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Tiger's challengers

Henrik Stenson’s win at the Match Play on the weekend caused quite a flurry among [photopress:stenson.jpg,full,alignright]American golf writers. Is Stenson, who had never won in the U.S. before, now truly a Top 5 player in the world? Is he a contender to Woods? What about the suddenly resurgent Charles Howell, who has been a bust for several years, but now suddenly appears to be emerging as the player most expected?

Only a few years ago, while Tiger was winning majors, Stenson couldn’t break par and couldn’t find a fairway. He reworked his swing and has become a force — he hits a very long ball and sported some fine iron play on the weekend against another top grade young talent, Geoff Ogilvy. But Even Stenson had a hard time with the notion that he’s now among the best in the world:

“I think I’ve just established myself within the top 20, and then just recently moved into the top 10,” Stenson said. “I mean, I can’t say that I go straight out and say, ‘I should be No. 5 or No. 6 in the world.’ But obviously, that’s where I am at the moment.”

Who else is now on that list. According to AP’s Doug Ferguson, the list of young contenders now includes Stenson, Ogilvy, Sergio Garcia, Luke Donald, Adam Scott and Trevor Immelman. You’ll note that none of those names is American, something Ferguson takes notice of as well:

Howell and Lucas Glover are the only Americans under 30 who are among the top 50 in the world, and while that might sound troubling, it’s time to stop looking at golf from a nationalistic perspective. (source)

And Glover, in my mind, isn’t in the same category as the names previous, though it now appears Howell might be.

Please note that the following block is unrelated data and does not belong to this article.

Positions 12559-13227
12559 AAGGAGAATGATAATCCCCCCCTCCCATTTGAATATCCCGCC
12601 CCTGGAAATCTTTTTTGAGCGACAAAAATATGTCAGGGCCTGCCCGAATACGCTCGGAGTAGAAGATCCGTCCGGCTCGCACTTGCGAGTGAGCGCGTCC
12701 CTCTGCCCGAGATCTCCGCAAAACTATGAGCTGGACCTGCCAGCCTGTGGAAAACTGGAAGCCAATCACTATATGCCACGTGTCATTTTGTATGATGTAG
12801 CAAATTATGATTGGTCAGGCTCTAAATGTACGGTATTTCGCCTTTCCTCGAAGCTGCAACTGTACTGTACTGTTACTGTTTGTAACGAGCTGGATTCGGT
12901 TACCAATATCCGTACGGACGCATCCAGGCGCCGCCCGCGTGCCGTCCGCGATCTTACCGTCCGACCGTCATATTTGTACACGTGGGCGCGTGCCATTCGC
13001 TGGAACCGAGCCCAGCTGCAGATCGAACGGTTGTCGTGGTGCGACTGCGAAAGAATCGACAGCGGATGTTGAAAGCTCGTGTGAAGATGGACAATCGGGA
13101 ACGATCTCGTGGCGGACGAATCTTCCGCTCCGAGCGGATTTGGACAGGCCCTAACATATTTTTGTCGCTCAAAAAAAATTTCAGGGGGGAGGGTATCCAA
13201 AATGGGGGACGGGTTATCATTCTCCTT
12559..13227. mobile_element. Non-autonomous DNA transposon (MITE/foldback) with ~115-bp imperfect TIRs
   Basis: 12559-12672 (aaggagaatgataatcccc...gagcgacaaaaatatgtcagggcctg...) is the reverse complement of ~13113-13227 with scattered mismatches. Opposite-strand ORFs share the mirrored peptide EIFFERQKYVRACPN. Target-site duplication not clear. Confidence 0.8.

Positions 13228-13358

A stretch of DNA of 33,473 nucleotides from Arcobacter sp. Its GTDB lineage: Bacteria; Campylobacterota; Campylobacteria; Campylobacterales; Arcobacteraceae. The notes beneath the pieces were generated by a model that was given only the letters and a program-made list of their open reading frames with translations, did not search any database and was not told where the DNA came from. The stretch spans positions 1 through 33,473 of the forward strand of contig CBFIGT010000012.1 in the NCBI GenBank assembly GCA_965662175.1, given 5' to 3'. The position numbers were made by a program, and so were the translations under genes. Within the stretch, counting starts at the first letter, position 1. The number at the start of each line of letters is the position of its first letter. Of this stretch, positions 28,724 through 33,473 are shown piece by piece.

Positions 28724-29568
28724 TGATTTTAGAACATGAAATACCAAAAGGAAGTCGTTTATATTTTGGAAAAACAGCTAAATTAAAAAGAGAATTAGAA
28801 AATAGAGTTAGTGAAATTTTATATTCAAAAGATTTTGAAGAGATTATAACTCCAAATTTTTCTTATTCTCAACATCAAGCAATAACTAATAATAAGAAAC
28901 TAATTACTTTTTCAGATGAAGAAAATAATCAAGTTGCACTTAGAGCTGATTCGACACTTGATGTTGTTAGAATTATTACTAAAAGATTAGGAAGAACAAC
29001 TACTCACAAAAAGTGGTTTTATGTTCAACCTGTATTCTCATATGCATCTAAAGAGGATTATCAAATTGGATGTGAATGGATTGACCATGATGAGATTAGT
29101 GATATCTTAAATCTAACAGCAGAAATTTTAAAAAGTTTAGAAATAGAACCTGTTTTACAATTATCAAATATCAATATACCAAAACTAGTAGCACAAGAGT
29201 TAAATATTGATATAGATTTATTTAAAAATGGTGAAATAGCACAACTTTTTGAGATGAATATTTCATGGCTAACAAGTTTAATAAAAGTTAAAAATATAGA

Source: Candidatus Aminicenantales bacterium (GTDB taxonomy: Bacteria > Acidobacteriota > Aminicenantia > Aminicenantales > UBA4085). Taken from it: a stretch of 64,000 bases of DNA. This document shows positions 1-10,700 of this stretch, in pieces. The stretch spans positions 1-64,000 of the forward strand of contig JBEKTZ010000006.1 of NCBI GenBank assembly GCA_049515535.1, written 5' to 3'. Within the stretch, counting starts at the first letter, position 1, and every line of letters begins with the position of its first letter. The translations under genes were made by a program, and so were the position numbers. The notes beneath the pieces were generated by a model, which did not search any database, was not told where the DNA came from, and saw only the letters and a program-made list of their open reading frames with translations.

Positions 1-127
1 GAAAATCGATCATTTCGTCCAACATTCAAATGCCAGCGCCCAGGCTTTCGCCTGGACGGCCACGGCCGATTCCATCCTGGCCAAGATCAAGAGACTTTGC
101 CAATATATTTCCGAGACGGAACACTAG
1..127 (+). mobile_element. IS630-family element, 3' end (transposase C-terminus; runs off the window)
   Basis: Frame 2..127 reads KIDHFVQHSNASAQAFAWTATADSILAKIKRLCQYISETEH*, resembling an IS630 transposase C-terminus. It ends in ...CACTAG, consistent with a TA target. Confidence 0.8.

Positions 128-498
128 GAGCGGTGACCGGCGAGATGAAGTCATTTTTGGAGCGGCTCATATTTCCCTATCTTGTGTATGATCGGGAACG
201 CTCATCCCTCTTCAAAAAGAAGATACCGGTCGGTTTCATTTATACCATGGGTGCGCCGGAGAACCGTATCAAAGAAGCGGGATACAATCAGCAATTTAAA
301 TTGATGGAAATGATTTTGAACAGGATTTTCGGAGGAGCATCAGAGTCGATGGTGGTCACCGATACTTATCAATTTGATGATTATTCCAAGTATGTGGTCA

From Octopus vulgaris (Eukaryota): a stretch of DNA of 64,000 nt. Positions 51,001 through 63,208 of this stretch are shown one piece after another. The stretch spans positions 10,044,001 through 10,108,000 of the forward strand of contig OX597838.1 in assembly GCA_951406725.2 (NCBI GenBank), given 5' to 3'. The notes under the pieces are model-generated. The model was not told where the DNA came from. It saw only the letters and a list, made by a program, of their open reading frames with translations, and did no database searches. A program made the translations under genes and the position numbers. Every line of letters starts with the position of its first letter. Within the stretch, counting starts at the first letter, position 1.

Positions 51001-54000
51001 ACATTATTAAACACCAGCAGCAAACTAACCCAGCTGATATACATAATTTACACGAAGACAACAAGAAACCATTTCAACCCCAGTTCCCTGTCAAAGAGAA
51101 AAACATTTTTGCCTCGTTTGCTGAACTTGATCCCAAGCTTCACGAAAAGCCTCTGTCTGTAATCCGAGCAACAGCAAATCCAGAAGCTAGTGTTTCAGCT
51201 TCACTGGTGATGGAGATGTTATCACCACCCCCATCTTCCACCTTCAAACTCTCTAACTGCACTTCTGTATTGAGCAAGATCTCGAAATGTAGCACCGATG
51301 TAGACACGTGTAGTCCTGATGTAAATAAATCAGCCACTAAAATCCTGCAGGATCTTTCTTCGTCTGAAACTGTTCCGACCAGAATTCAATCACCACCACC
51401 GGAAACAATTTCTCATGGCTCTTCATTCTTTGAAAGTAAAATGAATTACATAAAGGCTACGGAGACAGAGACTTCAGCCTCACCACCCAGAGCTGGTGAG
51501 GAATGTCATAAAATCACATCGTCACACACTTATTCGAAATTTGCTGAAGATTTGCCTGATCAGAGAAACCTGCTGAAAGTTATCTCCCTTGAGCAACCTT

Not everyone sees it this way — ESPN’s Jason Stobel questions whether Henrik Stenson, with one victory on the PGA Tour, can actually be considered among the best in the game. I think it is a legitimate question. After all, Stenson’s victory on the weekend vaulted him past Vijay Singh, Retief Goosen and Ernie Els. And I’m not certain he’s in that category of players — guys who have won majors – at least yet. He also vaulted ahead of Ogilvy, who won the Accenture last year, came in second this year, and won the U.S. Open inbetween. Who does that figure?

Regardless of whether Stenson is the real deal, or fades without capitalizing on his newfound position, it is clear non-American players are now dominating the sport. Seven of the Top 10 in the world rankings are from outside the U.S.

I guess thats a mark of the strength of the European Tour, said Stenson, who earned the clinching point for Europe in the Ryder Cup last September and earlier this month defeated Woods in Dubai, United Arab Emirates. America is a big country and golf is big, but its easy to look at tournaments within the United States and maybe forget a little bit about the rest of the world. (Source)

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Robert Thompson

A bestselling author and award-winning columnist, Robert Thompson has been writing about business and sports, and particularly golf, for almost two decades. His reporting and commentary on golf has appeared in Golf Magazine, the Globe and Mail, T&L Golf and many other media outlets. Currently Robert is a columnist with Global Golf Post, golf analyst for Global News and Shaw Communications, and Senior Writer to ScoreGolf. The Going for the Green blog was launched in 2004.

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  • Let me count palyers touted as ‘Tiger’s challengers’ in the last 12-14 months after some successes.

    – Luke Donald
    – Paul Casey
    – Geoff Ogilvy
    – Stuart Appleby
    – Philly Mac

    Truly, until they beat Woods on Sunday in a major tournament where they both are in the last few groups, I do not think they are legitimate ‘Tiger’s challengers’.

    BTW, the only person who did it was Philly Mac at the Masters last year. Too bad people paid more attention to the 2-driver strategy than him beat Tiger. Even Tiger admitted post-tournament that he really wanted to win that one for his dad.

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